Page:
Emulate a House Cat

My cat on my desk chair

My cat on my desk chair

I read a quote recently that resonated with me. It said that if you wanted to be a successful writer, you needed to act like a house cat. I laughed while I read it, and then I realized how true the quote was.

My cat has bursts of intense energy when I think she is possessed by an alien. She runs around the house, chasing her tail or imaginary objects on the ground. Sometimes it’s because I’ve forgotten to feed her, but generally it’s due to the fact she has pent up energy. Once this energy has been expended, she collapses. She drapes herself onto her ottoman, which isn’t really hers, but she has become quite proprietary about. She watches me as I move about the house with one eye open and then lowers her head, as though to say “not worth the energy.”

Marisol lounging on “her” ottoman

When I sit to write or edit, she jumps on my lap and cries until I let her curl up between my legs. Every time I stretch or reposition myself, she looks up at me as though glaring a reminder that her comfort comes first. All of these lessons are important for me as a writer. The most obvious lesson from the quote was to stay home, sit, and write. However, my cat has taught me other important lessons.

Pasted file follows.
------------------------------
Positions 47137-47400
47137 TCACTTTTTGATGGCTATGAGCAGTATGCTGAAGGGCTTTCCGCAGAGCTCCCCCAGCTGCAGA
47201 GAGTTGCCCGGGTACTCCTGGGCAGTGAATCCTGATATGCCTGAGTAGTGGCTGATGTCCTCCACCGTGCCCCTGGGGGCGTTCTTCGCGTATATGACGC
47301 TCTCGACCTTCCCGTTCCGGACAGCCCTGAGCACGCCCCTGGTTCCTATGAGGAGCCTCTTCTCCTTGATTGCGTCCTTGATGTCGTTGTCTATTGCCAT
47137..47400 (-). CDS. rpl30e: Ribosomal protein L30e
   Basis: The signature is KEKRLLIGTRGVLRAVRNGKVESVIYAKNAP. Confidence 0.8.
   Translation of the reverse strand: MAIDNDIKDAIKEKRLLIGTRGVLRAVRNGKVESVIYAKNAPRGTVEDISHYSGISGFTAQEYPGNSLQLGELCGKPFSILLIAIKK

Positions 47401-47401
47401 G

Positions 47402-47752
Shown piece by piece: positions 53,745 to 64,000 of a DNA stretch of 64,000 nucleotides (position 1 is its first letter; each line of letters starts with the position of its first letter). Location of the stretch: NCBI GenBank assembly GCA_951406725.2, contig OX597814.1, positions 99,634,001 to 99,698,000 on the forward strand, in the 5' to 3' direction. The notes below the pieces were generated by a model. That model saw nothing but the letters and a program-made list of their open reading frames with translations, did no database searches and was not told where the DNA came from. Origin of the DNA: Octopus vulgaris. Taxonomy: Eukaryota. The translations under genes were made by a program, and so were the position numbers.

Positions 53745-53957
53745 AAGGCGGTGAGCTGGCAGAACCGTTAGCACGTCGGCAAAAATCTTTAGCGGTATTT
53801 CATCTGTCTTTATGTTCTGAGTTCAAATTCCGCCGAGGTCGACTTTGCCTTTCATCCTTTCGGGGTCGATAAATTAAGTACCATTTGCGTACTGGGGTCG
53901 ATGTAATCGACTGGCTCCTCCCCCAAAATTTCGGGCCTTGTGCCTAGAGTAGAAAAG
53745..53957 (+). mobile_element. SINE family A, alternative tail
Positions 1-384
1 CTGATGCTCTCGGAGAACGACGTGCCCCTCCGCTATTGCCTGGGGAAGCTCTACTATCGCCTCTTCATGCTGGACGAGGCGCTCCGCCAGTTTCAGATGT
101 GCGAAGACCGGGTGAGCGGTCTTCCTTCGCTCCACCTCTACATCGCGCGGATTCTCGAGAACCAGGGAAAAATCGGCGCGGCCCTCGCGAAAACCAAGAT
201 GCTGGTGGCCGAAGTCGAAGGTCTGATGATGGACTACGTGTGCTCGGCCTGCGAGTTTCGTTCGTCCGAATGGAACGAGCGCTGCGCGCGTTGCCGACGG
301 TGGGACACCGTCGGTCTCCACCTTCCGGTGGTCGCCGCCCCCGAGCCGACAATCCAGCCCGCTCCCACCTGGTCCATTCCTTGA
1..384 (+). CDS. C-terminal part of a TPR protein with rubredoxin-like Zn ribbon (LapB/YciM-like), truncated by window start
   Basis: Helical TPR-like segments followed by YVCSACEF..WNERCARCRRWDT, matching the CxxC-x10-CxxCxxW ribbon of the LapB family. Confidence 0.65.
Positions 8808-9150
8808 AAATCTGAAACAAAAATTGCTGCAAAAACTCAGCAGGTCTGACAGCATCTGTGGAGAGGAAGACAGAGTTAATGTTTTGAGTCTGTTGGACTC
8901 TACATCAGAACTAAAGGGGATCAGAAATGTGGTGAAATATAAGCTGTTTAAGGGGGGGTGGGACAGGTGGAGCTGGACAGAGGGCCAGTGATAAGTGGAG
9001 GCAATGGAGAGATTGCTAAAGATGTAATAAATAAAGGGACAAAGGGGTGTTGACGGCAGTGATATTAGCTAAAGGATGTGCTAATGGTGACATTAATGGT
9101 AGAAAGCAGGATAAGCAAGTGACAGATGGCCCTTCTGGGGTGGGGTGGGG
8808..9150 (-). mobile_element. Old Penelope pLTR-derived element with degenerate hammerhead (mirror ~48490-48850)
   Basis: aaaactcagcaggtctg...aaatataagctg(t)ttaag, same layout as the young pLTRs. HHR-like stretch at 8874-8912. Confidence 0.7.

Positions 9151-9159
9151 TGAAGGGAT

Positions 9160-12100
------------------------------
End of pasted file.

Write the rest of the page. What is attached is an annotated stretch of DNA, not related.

Here are some of the lessons she has taught me:

1) Have fun during the day. Run around and be crazy, at least for a short time. It’s ok to act like you’ve lost your mind, you know you haven’t and what does it matter what anyone else thinks?

2) Become possessive of things that matter to you. She loves her ottoman, even though there are times I have to clean her cat hair off of it when I have guests over because I have to use it as a seat. She swats at me because I am taking away all of her “nesting.” This has taught me to be possessive of my writing time, something that is precious to me. Sometimes I have to give away chunks of time I had planned for writing, and I feel like my cat. I feel like swatting at whoever or whatever is taking it away from me. I don’t, as I like to believe I’m more evolved.

Marisol sitting on my editing, helping in her way as she nests on my pile of papers

Be comfortable in whatever it is you’ve chosen to do. This is a multifaceted statement. The first facet is my physical comfort. When I write, I tend to write for hours, so being comfortable is essential. Somehow, I’ve found a way to be comfortable with a cat on my lap, so that’s another bonus. Secondly, I think this lesson goes beyond writing. Be comfortable with who you are, know yourself well, and don’t try to be what you’re not. You’ll never be comfortable if you put on a mask every day.

Work and play hard, but then collapse. Feel no guilt in resting and relaxing. Guard your down time and don’t let others make you feel guilty because you’re on the couch watching your favorite reruns. (“Downton” again?) You know you’ve worked hard and earned it.

These are some of the lessons I have learned from, or I am reminded frequently of, by my cat. Have you learned any lessons from your pets?

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